I'm surprised at Fernando's reaction, particularly considering that, at the height of this dispute, he said that Formula 1 is "finished".

  • Comment number 4.

    Mosley is increasingly appearing unbalanced. I don't like the man but I don't say that as an insult, just an observation. The sex scandal, and the subsequent death of his son, have left their mark and maybe in the back of his mind is the thought the two are not entirely unrelated incidents.

    Bernie just looks increasingly old and tired. His split with his wife seems to have taken its toll on him. He has made a lot of money, but also helped F1 grow from an also-ran to a major televised sport, and in so doing made a lot of money for a lot of other people too, while helping create F1 as it is today. But, in the wake of the Max saga, to even mention Hitler is beyond comrehension.

    It's time for them both to go, and if they have any sense with (in Bernie's case) at least a bit of dignity. For Max, that option has long gone. My one reservation is the thought of the even madder Flavio taking over the commercial reins...

  • Comment number 5.

    I've seen Mosley a a problem for a few years already, before the sex scandal and the recent problems. For me, it started when Max reneged on his dicision to not run for another term as FIA president. He has since pushed F1 around like it was his personal fiefdom and done what he liked.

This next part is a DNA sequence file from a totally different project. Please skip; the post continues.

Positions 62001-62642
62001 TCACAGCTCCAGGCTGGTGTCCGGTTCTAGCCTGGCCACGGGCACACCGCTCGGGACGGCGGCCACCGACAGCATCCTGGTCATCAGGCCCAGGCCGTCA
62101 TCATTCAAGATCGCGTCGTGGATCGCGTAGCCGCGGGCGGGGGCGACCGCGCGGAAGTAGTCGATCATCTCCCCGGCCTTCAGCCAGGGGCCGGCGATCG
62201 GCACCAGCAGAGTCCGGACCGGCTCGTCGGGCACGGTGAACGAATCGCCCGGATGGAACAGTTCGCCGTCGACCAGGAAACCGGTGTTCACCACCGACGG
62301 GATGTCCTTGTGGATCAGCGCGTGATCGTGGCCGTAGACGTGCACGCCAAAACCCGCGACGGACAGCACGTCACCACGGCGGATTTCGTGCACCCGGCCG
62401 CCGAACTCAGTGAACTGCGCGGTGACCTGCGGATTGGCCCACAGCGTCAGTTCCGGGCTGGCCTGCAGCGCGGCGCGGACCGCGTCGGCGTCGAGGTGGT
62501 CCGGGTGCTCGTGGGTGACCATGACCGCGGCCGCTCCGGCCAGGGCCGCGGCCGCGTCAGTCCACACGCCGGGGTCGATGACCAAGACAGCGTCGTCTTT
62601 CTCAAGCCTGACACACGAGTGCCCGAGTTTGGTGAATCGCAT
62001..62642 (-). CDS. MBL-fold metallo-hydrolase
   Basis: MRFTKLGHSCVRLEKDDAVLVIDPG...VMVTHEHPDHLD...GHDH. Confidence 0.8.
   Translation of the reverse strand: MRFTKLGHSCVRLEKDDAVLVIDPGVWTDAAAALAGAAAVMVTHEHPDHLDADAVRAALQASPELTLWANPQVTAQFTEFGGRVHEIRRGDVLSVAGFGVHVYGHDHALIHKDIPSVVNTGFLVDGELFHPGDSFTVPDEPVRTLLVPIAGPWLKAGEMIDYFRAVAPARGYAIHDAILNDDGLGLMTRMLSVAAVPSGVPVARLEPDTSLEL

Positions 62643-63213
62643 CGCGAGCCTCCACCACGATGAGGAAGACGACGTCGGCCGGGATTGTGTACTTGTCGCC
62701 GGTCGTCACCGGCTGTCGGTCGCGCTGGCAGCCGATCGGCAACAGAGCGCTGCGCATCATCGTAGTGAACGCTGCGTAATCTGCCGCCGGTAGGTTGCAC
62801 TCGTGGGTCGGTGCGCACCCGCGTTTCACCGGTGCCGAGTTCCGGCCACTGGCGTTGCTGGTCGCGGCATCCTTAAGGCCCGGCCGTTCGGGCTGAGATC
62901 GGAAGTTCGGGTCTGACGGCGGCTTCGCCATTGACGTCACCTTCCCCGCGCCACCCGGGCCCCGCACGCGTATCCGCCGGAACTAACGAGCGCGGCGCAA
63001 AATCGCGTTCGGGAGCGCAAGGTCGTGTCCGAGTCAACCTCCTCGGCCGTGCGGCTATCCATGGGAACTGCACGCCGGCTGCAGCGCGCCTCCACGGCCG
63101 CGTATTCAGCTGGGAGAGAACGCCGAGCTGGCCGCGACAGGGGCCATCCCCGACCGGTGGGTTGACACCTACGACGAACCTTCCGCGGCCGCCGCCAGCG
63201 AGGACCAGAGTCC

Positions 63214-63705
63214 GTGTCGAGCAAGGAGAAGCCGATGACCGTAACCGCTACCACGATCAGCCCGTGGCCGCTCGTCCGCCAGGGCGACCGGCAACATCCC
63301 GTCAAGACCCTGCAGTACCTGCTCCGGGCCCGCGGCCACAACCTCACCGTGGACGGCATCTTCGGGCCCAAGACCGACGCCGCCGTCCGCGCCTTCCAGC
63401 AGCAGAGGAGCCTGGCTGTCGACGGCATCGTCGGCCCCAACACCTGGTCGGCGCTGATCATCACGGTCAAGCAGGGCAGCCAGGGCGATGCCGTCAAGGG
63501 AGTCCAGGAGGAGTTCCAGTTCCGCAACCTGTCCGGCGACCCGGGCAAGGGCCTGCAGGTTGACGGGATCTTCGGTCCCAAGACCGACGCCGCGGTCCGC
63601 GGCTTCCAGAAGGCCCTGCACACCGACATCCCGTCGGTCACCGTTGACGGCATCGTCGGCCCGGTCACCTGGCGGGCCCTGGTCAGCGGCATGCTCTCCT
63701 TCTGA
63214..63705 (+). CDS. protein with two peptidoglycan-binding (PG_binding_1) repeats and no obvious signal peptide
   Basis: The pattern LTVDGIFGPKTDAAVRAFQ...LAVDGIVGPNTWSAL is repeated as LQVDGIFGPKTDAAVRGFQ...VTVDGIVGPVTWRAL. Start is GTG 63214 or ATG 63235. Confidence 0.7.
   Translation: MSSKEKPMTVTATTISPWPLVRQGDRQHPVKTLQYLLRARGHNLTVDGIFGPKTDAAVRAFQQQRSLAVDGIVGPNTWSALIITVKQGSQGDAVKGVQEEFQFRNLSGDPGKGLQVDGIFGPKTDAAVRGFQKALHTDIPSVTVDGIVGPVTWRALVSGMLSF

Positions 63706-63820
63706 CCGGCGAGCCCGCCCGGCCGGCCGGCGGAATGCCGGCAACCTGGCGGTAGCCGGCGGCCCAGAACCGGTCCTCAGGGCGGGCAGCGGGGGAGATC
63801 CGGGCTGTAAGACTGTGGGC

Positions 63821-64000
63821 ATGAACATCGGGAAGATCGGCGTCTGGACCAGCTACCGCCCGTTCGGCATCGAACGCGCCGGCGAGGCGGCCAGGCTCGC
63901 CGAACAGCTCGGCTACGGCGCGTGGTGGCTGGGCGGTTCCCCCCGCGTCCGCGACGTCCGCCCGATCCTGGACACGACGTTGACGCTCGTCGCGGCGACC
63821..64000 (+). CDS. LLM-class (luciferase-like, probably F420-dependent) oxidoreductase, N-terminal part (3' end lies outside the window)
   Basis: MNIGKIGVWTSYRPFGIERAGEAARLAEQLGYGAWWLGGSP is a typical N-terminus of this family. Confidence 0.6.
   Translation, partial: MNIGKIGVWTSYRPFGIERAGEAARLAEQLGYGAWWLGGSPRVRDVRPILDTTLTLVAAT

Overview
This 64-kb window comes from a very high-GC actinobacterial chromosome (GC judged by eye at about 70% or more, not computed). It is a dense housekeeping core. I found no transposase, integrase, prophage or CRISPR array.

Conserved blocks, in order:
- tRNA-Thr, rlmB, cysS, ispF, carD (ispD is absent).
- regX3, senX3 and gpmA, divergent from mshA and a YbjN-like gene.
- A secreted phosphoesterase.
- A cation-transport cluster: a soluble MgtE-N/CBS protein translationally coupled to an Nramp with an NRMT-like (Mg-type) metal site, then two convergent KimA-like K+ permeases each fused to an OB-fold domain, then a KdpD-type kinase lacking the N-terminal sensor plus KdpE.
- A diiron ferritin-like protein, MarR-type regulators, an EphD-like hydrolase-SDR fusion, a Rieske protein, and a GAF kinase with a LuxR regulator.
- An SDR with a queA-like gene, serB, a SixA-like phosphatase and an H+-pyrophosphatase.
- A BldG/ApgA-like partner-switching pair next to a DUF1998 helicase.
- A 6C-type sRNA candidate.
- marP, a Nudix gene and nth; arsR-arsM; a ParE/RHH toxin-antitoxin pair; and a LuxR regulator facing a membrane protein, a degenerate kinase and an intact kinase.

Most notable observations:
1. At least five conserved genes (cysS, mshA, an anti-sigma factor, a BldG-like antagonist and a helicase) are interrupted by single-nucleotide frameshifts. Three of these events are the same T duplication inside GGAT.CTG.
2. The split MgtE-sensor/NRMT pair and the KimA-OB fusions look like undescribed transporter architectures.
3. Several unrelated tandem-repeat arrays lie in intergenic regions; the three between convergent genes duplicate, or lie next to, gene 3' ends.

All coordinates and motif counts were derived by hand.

One of the worst things is that he took away the teams' security by refusing to agree on a new Concorde Agreement. The old one was way behind the times and (financially) not fair to the teams, but from what I have read and heard, the teams were looking for a fair deal and were stonewalled by Mosley. He finally gave the teams a relatively fair shake on the money side (with threats of a breakaway series looming large, seem familiar?), but at no time it seems were other aspects of the CA up for extension or renewal. Time for forced retirement and leaving Max to figure out why his reputation will always be a shambles.

    As for Bernie, he has said many stupid things in the past, and been forgiven. He has also put F1 on the map as a global financial juggernaut and kudos to him for that. Should he step down? Maybe. Should he let Flavio Briatore become the new Bernie? Most certainly not! I (along with many other people) can't imagine anybody other than Bernie in control of the commercial side of F1, and that might be part of the problem. But we need to find a way for the future, and soon; Bernie isn't getting any younger. It's called succesion planning.

    So, rant over. Looking forward to the race, hoping for excitement!

  • Comment number 6.

    Thoughts;
    1. Has the transformation of F1 to a "global financial juggernaut" actually improved things for real motor racing enthusiasts - constructors, drivers or fans?
    2. I do agree that it's long past time that the reign of two deeply unsavoury characters was ended.
    3. Alonso the "most complete racing driver on the planet" ... ? Discuss further!

  • Comment number 7.